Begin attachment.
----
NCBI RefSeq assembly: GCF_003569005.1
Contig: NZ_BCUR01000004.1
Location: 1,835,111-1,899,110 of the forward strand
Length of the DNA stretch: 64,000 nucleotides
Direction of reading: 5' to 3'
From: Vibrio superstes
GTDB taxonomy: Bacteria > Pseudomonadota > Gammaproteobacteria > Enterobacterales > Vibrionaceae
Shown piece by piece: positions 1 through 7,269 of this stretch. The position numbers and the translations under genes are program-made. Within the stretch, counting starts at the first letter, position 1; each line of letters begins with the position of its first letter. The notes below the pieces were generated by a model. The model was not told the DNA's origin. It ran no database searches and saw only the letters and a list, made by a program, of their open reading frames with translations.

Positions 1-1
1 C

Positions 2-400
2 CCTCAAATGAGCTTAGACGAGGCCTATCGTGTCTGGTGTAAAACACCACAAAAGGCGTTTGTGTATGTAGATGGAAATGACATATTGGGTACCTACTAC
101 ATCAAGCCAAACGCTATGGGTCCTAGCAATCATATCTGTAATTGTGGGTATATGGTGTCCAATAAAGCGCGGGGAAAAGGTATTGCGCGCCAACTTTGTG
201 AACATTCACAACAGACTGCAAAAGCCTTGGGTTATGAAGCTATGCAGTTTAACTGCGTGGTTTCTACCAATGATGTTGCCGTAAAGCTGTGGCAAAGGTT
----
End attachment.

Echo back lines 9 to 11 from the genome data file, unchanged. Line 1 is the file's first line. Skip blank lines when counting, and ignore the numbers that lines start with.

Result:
Positions 1-1
1 C

Positions 2-400